How do you balance and maintain the school/dance/life?
I graduated in May ! School is out of the way! We thank God! As for balancing dance and life – that’s pretty easy cause as the cliché saying goes – “Dance is life!”
How was your #EggplantTour?
The #EggplantTour was simply amazing – just literally getting up and getting it done. I am thankful for my team that helped make it possible and for all those who came out to support and show out!!!! We have bigger and better experiences planned for the future so be on the lookout!
This year, you also performed for Tiwa Savage, Mr.Eazi, One Africa Fest and many more. How did these opportunities arise?
When One Africa was approaching, I reached out to the main choreographer – Kaffy. I knew participating would result in other gigs. From doing that show, I was able to perform with Tiwa Savage at the Chicago Festival of African Arts and of course, Budweiser’s Made in America. As for performing with Mr. Eazi, he needed a choreographer and dancers for his set at the tidal x Brooklyn event. A colleague of mine sent him my work and it went from there – found dancers via TRŸBE, choreographed, practiced and killed the show.
And how was it working with Kaffy?
It was cool!!!!! She’s an OG in the game! It’s always an honor to learn from someone who’s been killing it and influencing the industry.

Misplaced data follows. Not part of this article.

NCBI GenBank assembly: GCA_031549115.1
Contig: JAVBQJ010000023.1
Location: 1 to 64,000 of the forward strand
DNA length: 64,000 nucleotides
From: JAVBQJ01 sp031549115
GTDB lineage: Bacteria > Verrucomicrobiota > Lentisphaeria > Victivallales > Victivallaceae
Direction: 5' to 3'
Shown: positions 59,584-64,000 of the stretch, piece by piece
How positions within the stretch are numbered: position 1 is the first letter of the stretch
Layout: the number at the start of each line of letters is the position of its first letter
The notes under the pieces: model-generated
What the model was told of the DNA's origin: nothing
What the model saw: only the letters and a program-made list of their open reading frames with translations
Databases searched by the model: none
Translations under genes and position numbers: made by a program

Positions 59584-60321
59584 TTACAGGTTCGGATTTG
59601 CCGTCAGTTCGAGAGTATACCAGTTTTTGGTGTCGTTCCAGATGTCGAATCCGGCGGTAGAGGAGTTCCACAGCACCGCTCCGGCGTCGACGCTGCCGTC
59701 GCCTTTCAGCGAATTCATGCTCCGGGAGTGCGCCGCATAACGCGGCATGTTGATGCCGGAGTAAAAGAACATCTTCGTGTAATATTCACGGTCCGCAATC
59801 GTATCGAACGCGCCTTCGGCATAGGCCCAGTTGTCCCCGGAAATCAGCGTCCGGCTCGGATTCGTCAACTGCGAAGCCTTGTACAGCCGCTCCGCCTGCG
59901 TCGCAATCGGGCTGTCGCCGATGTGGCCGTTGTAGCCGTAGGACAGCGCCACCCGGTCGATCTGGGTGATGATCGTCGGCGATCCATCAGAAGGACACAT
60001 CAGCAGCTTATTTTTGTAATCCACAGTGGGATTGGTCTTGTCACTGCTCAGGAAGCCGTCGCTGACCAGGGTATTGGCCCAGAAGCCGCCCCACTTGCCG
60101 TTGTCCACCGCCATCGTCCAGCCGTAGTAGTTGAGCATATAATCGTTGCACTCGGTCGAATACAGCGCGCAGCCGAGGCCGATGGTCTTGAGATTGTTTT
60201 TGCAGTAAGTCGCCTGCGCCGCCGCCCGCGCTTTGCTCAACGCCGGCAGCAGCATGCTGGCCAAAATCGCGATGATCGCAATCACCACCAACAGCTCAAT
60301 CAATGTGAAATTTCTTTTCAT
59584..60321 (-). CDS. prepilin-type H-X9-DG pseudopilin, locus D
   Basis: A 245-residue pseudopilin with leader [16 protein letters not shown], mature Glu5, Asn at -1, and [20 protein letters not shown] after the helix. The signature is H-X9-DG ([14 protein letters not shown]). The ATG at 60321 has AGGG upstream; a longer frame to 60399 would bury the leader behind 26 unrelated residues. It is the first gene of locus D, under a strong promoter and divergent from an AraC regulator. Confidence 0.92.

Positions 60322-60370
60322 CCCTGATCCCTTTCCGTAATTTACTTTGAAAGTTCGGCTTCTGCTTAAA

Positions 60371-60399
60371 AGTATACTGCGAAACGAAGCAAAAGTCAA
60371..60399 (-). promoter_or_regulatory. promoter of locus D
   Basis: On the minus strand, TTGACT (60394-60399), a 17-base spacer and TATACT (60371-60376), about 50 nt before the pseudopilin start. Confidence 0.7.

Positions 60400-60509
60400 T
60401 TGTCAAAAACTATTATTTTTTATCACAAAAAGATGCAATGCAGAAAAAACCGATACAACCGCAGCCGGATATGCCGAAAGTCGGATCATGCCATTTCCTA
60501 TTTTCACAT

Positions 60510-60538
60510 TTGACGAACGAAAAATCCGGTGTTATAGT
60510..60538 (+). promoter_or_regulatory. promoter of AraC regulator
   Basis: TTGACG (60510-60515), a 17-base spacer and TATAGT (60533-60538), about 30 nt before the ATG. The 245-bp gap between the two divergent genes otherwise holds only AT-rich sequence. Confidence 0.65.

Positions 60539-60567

What has been your most memorable moment this year so far?
My most memorable moment this year was the #EggplantTour. I have such a wonderful and driven team around me! With that, I can go for my dreams and push until they’re achieved. Seeing people come out in the various cities was a true blessing. We had a great mix of people every time! The youngest person was 7 years old and the oldest was 72. Lord Jesus! This year was simply AMAZING!!!
Who is your favorite musician to dance to?
That’s a hard question. I enjoy so many different sounds. I just let the music move me forreal. If It makes me dance, I dance!
How are you adapting your dance style to the rapidly changing Afrobeats genre from the authentic Nigerian style to the styles created in the diaspora?
I consider myself an Afro-fusion dancer. I have been trained in lots of different styles and I’m not afraid to mix things up. I am constantly looking to learn, grow, and see how I can create new steps and sequences that interpret the music I hear.
Where do you see yourself in the next 5 years?
I hope to have built up TRŸBE, a talent agency for dancers specializing in Afrobeats, to the level I envision. I hope to have already been on a world tour with a musician of my choosing, as their main choreographer. Most of all, I just hope to have the same hunger and passion I for dance that I do now or even more.
Lastly, do you have any advice to those who look up to you that also what to pursue a career in the arts?
Collaborate and create! Have an open mind and be willing to learn new things. These skills will take you a long way. Be patient and stay true to your vision.